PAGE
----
Opposite sex choice would have been better; one introduces resident dog to newcomer off one's territory, walking them parallel, allowing an appraisal by older dog of younger dog, and then once in the home making it plain to the resident dog that this is a "newcomer" (house tab does that).

Give it one more week.  Watch interaction closely: observe Scooter's body language, learn what he does (pilo-erection, growl, ears back, etc.) just before launching an "attack" and truncate it (as described) before it becomes one.  Then report back using followup feature.

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Jill Connor, Ph.D.


I have spent my entire professional life rehabilitating the behavior of the domestic dog and I can answer any question regarding any behavior problem in any breed dog. I have answered more than 5,000 QUESTIONS on this site in the past (almost) eight years. If you are a caring, committed owner and need advice, I'm here for you. I am personally acquainted with my colleagues (Turid Rugaas, Ian Dunbar, etc.) who were members of an elite group in EGroups that I founded: K9Shrinks. THERE ARE NO QUICK FIXES for serious behavioral issues; not only is it unprofessional to offer same, it is also unethical. IF I ASK YOU SUBSEQUENT QUESTIONS, I NEED YOU TO INTERACT WITH ME. More information equals more credible answers and a more successful outcome. If you want ANSWERS THAT WORK, participate in any way I request. I'm quite committed to working on this site for YOUR benefit and the benefit of YOUR DOG. Help me in any way you can.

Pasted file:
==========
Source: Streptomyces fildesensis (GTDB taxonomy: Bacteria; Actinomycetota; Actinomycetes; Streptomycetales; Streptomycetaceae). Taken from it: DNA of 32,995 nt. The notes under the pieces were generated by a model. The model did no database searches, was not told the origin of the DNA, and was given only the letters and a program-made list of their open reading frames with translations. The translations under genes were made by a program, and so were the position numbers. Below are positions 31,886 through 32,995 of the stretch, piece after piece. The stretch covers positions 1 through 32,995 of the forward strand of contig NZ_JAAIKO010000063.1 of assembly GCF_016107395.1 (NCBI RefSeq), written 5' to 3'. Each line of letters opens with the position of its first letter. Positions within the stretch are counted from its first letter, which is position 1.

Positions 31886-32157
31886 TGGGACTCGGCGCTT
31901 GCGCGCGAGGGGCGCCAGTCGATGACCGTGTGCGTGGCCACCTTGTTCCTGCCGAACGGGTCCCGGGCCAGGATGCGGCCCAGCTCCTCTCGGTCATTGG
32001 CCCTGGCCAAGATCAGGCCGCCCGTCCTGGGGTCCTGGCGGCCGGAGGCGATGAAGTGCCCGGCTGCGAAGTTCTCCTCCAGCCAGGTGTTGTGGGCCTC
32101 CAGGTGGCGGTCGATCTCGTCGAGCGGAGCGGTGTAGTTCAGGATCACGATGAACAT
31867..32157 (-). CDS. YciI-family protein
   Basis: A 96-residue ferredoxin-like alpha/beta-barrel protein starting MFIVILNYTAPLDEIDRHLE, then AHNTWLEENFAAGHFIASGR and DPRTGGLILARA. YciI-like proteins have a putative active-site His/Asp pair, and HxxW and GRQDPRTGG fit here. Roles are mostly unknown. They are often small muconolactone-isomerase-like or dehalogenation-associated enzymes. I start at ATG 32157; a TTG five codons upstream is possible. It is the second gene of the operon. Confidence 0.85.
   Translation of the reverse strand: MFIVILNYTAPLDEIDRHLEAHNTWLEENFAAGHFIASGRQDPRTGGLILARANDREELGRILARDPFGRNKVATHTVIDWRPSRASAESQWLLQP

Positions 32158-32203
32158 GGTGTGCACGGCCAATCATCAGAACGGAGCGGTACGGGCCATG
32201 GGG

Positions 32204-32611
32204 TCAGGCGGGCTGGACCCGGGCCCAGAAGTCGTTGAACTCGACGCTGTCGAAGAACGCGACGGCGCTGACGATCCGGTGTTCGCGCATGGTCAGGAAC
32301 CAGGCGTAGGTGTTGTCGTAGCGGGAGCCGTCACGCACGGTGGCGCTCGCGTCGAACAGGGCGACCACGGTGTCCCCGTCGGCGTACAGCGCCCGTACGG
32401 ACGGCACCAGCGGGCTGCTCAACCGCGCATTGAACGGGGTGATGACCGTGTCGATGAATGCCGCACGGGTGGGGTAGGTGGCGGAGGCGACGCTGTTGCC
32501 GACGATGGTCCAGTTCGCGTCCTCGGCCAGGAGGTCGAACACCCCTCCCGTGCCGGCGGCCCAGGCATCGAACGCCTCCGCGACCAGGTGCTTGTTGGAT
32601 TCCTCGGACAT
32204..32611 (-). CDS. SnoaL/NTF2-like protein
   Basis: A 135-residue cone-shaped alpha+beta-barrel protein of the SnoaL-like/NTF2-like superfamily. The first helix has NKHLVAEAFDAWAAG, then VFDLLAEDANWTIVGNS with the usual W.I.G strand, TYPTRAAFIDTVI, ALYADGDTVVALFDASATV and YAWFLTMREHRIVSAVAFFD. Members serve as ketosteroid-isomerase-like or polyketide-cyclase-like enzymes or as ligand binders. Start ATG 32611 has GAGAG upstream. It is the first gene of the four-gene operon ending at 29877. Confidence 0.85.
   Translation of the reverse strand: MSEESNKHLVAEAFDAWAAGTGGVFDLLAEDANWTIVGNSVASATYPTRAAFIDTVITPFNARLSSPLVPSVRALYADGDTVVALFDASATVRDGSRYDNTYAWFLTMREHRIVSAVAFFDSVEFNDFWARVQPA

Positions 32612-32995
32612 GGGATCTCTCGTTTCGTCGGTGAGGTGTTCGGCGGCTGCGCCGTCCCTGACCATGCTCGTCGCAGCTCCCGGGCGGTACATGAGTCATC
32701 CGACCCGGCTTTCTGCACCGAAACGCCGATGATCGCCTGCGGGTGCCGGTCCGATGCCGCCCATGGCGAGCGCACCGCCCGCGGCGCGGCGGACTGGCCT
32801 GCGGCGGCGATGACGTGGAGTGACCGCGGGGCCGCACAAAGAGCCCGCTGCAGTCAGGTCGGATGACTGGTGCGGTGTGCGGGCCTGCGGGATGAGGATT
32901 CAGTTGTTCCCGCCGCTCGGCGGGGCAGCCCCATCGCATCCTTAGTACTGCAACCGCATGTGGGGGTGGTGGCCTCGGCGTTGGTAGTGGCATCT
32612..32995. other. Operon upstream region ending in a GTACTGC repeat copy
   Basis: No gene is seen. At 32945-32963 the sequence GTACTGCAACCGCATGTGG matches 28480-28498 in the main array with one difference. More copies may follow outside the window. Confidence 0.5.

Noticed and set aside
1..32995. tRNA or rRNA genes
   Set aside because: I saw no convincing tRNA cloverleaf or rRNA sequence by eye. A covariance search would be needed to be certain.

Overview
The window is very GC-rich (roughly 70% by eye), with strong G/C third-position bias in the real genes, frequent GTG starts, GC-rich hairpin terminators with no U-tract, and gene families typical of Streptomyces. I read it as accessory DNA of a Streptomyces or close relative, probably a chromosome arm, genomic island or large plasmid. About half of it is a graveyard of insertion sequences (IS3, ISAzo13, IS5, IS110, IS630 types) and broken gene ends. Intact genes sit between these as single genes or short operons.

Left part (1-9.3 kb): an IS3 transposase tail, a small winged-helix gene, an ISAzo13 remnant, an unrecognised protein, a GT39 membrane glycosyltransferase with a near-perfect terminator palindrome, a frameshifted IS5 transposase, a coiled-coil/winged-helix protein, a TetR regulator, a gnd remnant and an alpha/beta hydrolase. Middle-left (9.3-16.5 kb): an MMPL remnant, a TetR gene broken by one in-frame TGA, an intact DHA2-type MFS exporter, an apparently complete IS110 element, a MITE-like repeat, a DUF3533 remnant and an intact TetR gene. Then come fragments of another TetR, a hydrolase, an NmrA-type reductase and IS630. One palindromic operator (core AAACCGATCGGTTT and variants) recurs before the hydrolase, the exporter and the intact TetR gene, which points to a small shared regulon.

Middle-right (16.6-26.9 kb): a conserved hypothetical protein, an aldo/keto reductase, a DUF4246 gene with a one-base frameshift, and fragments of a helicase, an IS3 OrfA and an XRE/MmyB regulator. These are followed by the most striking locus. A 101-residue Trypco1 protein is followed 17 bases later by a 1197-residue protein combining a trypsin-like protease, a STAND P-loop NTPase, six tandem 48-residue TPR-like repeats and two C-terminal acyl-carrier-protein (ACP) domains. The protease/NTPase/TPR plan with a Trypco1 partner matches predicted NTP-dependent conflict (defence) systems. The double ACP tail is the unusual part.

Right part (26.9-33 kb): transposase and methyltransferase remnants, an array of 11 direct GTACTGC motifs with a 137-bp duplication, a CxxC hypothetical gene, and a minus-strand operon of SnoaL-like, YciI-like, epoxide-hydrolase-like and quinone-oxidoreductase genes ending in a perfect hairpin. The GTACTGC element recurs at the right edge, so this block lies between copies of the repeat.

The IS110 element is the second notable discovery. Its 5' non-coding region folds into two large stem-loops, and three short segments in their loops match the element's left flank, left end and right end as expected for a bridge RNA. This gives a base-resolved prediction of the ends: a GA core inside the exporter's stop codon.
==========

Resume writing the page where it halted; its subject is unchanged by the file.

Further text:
30 years of solving serious behavior problems in domestic dogs; expert in dog to human aggression; Internet columnist for for 5 years; former radio talk show host, WHPC.FM, Garden City, NY "Bite Back" (1995 through 2000). List owner, international animal behavior experts, Seminar leader: "Operant Conditioning and Learning"; "Aggression in The Domestic Dog"; "Solving Problem Behaviors" -- conducted for various training facilities on Long Island from 1993 through 2000. Former clinical director of "Behavioral Abnormalities" in conjunction with Mark Beckerman, DVM, Hempstead, New York.

Member, APDT (UK); Psychologists in Ethical Treatment with Animals

Harcourt Brace Learning Direct: "The Business of Dog Training" "The Fail Safe Dog: Brain Training, not Pain Training"

Ph.D., UC Berkeley

Past/Present Clients
Board of Directors: Northeast Dog Rescue Connection; The Dog Project; Sav-A-Dog Foundation; etc. Pro Bono counselor: Little Shelter Humane Society My practice is presently limited to forensics. I diagnose cause of dog bite, based upon testimony before the Court, for attorneys and insurance companies litigating dog bites, including fatal injuries. I also do pro bono work for bona fide rescue organizations, humane societies, et al, regarding such analysis in an effort to obtain release for dogs being held for death in municipal shelters in the US.